Breaking Capacity
    The breaking capacity is the maximum current that can safely be interrupted by the fuse. This should be higher than the prospective short-circuit current. Miniature fuses may have an interrupting rating only 10 times their rated current. Some fuses are designated High Rupture Capacity (HRC) and are usually filled with sand or a similar material. Fuses for small, low-voltage, usually residential, wiring systems are commonly rated, in North American practice, to interrupt 10,000 amperes. Fuses for commercial or industrial power systems must have higher interrupting ratings, with some low-voltage current-limiting high interrupting fuses rated for 300,000 amperes. Fuses for high-voltage equipment, up to 115,000 volts, are rated by the total apparent power (megavolt-amperes, MVA) of the fault level on the circuit.

    Rated Voltage
    The voltage rating of the fuse must be equal to or, greater than, what would become the open-circuit voltage. For example, a glass tube fuse rated at 32 volts would not reliably interrupt current from a voltage source of 120 or 230V. If a 32V fuse attempts to interrupt the 120 or 230 V source, an arc may result. Plasma inside the glass tube may continue to conduct current until the current diminishes to the point where the plasma becomes a non-conducting gas. Rated voltage should be higher than the maximum voltage source it would have to disconnect. Connecting fuses in series does not increase the rated voltage of the combination, nor of any one fuse.
    Medium-voltage fuses rated for a few thousand volts are never used on low voltage circuits, because of their cost and because they cannot properly clear the circuit when operating at very low voltages

    Voltage Drop
    The manufacturer may specify the voltage drop across the fuse at rated current. There is a direct relationship between a fuse's cold resistance and its voltage drop value. Once current is applied, resistance and voltage drop of a fuse will constantly grow with the rise of its operating temperature until the fuse finally reaches thermal equilibrium. The voltage drop should be taken into account, particularly when using a fuse in low-voltage applications.
    Source: https://en.wikipedia.org/wiki/Fuse_(electrical)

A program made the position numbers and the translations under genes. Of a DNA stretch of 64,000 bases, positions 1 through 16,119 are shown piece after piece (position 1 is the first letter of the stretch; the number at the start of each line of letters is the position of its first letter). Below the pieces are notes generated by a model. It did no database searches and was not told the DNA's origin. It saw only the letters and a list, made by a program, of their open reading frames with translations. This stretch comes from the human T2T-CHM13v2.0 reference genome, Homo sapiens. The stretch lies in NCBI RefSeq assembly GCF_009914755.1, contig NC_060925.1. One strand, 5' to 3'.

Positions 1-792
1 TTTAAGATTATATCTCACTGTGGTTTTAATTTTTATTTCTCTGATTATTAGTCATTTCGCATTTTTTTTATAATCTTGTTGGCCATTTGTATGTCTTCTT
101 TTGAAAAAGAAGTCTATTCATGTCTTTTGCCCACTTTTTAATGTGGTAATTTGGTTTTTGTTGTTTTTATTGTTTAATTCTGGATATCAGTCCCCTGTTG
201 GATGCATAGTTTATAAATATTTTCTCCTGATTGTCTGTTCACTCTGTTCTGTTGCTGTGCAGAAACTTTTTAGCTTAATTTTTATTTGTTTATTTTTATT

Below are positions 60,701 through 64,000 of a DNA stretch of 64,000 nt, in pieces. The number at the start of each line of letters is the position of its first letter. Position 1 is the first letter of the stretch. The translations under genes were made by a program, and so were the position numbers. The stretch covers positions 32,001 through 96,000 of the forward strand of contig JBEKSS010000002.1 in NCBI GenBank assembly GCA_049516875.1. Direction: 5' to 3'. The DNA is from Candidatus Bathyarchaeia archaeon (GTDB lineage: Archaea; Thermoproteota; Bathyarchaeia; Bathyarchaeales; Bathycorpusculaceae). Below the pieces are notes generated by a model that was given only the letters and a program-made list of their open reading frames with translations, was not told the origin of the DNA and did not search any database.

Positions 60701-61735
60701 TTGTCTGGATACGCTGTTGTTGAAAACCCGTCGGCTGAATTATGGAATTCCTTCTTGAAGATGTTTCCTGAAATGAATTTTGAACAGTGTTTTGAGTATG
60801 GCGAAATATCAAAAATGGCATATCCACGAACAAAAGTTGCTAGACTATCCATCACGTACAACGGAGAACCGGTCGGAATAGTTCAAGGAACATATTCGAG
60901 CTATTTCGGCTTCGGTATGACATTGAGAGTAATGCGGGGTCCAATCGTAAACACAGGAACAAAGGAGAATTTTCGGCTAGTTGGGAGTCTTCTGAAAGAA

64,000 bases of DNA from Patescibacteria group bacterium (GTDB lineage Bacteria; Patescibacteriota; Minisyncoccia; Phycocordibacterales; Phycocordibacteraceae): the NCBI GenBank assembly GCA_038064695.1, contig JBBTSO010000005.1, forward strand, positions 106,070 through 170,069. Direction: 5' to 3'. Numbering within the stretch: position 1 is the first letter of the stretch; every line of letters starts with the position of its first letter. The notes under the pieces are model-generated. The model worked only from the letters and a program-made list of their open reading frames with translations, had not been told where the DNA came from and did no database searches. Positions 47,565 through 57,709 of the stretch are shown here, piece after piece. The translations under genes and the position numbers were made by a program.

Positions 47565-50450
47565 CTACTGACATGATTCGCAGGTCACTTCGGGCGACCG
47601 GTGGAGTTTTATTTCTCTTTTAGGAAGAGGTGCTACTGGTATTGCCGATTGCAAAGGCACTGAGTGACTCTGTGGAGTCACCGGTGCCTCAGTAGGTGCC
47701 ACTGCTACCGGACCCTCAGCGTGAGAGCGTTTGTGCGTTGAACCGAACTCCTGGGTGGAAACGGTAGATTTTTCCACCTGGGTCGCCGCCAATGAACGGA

Circuit Breaker
    A circuit breaker is an automatically operated electrical switch designed to protect an electrical circuit from damage caused by excess current from an overload or short circuit. Its basic function is to interrupt current flow after a fault is detected. Unlike a fuse, which operates once and then must be replaced, a circuit breaker can be reset (either manually or automatically) to resume normal operation.
    Circuit breakers are made in varying sizes, from small devices that protect low-current circuits or individual household appliance, up to large switchgear designed to protect high voltage circuits feeding an entire city. The generic function of a circuit breaker, RCD or a fuse, as an automatic means of removing power from a faulty system is often abbreviated as OCPD (Over Current Protection Device).
    Source: https://en.wikipedia.org/wiki/Circuit_breaker

    Extra-low voltage (ELV) is an electricity supply voltage in a range which carries a low risk of dangerous electrical shock.[1][2][3][4] There are various standards that define extra-low voltage. The International Electrotechnical Commission member organizations and the UK IET (BS 7671:2008) define an ELV device or circuit as one in which the electrical potential between conductor or electrical conductor and earth (ground) does not exceed 50 V a.c. or 120 V d.c. (ripple free). EU's Low Voltage Directive applies from 50 V a.c. or 75 V d.c.
    The IEC and IET go on to define actual types of extra-low voltage systems, for example SELV, PELV, FELV. These can be supplied using sources including motor / fossil fuel generator sets, transformers, switched PSU's or rechargeable battery. SELV, PELV, FELV, are distinguished by various safety properties, supply characteristics and design voltages.
    Some types of landscape lighting use SELV / PELV (extra-low voltage) systems. Modern battery operated hand tools fall in the SELV category. In more arduous conditions 25 volts RMS alternating current / 60 volts (ripple-free) direct current can be specified to further reduce hazard. Lower voltage can apply in wet or conductive conditions where there is even greater potential for electric shock. These systems should still fall under the SELV / PELV (ELV) safety specifications

    In the European Union, the Low Voltage Directive defines low voltage starting from 50 V AC, and 75 V DC. The directive only covers electrical equipment and not voltages appearing inside equipment or voltages in electrical components. IEC 60364 defines it as 50 V AC and 120 V DC.
    Source: https://en.wikipedia.org/wiki/Extra-low_voltage

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    Empulse R #24 frodus's Avatar
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    Quote Originally Posted by Functional Artist View Post
    Thanks guys,
    ...doing some research & gathering info.

    Thanks for the Allfuses.com suggestion, they seem to have lots of stuff.

    Any particular reason you don't recommend using circuit breakers?

    They seem to be a good "dual purpose" solution, (not for breaking the "arc" in emergencies, that's what the electronic contactor is for, right?)
    but, as a main cut-off switch (for maintenance & storage) & a (resettable) fuse.

    What about something like this?
    https://www.ebay.com/itm/NEW-AIRPAX-...bF13:rk:4:pf:0

    What about simple switches? ...like for the on/off circuit, It's 60V but, only like 1A.
    Circuit breakers shouldn't be used as a means of disconnect. They're not rated to turn things on and off. They're meant to break a circuit, and reset if needed. You can use them, but they're more expensive per amp than a suitable fuse. You should size it so it never breaks except for in an emergency.